The modern U.S. armed forces are more than 15% female. Yet it was scarcely a century ago that the previously all-male force accepted it's first female recruits onto active duty, paving the way for future generations of servicewomen to be represented in an increasingly diverse number of military occupational specialties. This special collection includes three Cold War-era recruiting films aimed at persuading young women to sign up for a stint in the military. From the archives of the U.S. Army comes No Greater Heritage (1967), covering the history of the Women's Army Corps, and from the Marine Corps comes Serving America as a Woman Marine (1964) and Thoroughly Modern Molly (1968), both showing the different career opportunities available for female Marines. Though their depiction of a co-ed military is a far cry from today's concepts of gender equality, these three vintage films nonetheless provide a fascinating time capsule of the continually evolving role of women in the American military.
The modern U.S. armed forces are more than 15% female. Yet it was scarcely a century ago that the previously all-male force accepted it's first female recruits onto active duty, paving the way for future generations of servicewomen to be represented in an increasingly diverse number of military occupational specialties. This special collection includes three Cold War-era recruiting films aimed at persuading young women to sign up for a stint in the military. From the archives of the U.S. Army comes No Greater Heritage (1967), covering the history of the Women's Army Corps, and from the Marine Corps comes Serving America as a Woman Marine (1964) and Thoroughly Modern Molly (1968), both showing the different career opportunities available for female Marines. Though their depiction of a co-ed military is a far cry from today's concepts of gender equality, these three vintage films nonetheless provide a fascinating time capsule of the continually evolving role of women in the American military.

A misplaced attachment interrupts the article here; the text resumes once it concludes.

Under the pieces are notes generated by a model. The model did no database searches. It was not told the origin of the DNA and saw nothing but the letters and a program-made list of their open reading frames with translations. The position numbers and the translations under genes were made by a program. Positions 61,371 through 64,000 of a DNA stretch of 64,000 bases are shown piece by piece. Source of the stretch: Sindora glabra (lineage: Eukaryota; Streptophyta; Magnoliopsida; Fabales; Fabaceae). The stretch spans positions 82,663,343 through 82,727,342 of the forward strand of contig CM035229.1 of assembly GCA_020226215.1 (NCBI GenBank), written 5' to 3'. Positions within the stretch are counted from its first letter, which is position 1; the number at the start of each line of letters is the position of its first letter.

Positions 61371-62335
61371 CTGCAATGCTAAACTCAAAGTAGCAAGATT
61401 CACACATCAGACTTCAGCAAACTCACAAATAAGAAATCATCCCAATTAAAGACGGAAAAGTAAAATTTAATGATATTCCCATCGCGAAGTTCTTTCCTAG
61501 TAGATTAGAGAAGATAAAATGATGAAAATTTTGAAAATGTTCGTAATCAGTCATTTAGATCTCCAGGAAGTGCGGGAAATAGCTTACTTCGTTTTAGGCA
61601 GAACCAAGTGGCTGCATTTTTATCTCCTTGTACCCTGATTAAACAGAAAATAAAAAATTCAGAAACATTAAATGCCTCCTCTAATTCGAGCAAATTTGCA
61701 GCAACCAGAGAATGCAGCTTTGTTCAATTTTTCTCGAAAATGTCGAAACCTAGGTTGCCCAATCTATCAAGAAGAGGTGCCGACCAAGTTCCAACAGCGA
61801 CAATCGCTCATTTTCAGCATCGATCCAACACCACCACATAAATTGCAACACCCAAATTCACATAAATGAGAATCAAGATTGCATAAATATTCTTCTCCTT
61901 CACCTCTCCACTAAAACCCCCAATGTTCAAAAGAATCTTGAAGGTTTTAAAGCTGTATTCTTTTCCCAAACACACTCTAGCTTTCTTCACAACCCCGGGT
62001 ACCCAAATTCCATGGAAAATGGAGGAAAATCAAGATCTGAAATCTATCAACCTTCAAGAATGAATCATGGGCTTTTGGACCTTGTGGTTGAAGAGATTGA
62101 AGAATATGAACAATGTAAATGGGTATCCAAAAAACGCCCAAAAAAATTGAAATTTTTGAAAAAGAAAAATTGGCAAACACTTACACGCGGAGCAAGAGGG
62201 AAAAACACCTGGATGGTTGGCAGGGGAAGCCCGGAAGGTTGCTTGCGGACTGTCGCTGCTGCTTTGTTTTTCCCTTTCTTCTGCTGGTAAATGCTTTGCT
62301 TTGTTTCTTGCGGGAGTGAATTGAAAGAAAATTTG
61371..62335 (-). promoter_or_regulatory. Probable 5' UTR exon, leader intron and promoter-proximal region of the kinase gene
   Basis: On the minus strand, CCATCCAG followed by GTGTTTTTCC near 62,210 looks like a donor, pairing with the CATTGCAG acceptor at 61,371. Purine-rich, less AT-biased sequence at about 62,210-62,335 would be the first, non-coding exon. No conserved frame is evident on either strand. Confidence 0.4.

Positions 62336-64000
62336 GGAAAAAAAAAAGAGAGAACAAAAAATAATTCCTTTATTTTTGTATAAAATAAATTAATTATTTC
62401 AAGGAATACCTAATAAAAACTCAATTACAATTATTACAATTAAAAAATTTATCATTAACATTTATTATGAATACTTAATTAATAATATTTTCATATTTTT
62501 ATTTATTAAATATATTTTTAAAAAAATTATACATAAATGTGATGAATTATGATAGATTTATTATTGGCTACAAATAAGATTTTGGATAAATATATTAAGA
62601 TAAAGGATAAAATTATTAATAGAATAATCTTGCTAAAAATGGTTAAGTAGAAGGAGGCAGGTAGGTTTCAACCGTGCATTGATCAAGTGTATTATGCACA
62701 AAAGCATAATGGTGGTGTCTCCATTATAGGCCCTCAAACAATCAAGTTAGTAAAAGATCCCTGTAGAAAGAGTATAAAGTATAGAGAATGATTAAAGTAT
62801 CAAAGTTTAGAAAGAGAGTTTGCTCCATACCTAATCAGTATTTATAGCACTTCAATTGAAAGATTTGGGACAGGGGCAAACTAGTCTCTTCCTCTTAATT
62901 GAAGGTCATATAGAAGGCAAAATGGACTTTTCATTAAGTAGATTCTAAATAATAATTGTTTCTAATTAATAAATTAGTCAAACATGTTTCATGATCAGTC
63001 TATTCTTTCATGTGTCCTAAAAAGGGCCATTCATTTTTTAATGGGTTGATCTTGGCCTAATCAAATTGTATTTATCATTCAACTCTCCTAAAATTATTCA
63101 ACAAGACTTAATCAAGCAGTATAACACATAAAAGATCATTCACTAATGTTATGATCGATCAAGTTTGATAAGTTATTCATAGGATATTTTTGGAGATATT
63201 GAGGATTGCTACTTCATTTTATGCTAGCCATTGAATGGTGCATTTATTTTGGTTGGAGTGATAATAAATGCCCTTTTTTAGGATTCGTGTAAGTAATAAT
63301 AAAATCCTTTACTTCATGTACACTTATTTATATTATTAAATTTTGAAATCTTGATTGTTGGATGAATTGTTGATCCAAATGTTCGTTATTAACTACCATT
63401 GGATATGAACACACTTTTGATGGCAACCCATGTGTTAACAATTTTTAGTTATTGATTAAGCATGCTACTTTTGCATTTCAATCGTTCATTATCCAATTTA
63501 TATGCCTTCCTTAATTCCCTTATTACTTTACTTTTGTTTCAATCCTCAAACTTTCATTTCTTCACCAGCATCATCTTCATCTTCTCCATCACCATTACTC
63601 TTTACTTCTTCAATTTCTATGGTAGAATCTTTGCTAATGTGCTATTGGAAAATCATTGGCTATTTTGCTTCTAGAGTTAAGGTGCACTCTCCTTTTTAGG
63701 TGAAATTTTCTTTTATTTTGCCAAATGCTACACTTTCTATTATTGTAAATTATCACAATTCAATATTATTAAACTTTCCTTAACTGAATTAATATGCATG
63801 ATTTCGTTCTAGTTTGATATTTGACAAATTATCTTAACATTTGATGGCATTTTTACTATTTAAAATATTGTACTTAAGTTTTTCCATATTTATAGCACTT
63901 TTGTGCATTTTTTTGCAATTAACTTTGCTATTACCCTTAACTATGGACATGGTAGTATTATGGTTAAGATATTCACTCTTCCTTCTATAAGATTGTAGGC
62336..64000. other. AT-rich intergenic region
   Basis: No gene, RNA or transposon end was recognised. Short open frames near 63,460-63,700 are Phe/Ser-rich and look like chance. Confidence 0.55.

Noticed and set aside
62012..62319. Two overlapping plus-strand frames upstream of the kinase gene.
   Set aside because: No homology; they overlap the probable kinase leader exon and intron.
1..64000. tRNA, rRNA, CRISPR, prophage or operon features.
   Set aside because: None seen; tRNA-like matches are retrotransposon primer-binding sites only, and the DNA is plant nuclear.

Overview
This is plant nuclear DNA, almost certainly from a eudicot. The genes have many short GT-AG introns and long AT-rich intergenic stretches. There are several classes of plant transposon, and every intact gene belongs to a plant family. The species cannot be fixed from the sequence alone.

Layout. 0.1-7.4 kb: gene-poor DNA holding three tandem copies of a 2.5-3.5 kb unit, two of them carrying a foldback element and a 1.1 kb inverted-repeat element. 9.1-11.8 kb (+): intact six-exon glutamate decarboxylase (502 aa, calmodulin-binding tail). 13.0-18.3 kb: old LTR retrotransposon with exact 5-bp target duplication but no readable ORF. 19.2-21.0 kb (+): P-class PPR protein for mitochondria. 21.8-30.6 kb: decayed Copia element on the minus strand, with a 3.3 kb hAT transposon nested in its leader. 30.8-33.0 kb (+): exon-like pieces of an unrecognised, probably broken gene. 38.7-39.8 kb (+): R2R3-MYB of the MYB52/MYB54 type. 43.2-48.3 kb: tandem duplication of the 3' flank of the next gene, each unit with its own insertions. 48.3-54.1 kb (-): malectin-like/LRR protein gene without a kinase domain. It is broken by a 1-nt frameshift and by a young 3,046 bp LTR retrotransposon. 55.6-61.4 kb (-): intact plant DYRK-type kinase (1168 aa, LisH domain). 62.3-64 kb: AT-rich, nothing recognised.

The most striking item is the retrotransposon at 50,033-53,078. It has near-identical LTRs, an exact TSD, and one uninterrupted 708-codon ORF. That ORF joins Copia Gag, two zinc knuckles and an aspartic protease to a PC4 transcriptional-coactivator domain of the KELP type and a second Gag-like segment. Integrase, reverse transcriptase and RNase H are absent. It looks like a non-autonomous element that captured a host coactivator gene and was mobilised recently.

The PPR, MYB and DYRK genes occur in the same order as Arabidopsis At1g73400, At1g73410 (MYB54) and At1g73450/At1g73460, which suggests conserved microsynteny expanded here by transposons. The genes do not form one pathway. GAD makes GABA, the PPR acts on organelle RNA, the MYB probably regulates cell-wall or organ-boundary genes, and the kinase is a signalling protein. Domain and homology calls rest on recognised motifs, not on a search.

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Servicewoman / (Mod Dol)
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The modern U.S. armed forces are more than 15% female. Yet it was scarcely a century ago that the previously all-male force accepted it's first female recruits onto active duty, paving the way for future generations of servicewomen to be represented in an increasingly diverse number of military occupational specialties. This special collection includes three Cold War-era recruiting films aimed at persuading young women to sign up for a stint in the military. From the archives of the U.S. Army comes No Greater Heritage (1967), covering the history of the Women's Army Corps, and from the Marine Corps comes Serving America as a Woman Marine (1964) and Thoroughly Modern Molly (1968), both showing the different career opportunities available for female Marines. Though their depiction of a co-ed military is a far cry from today's concepts of gender equality, these three vintage films nonetheless provide a fascinating time capsule of the continually evolving role of women in the American military.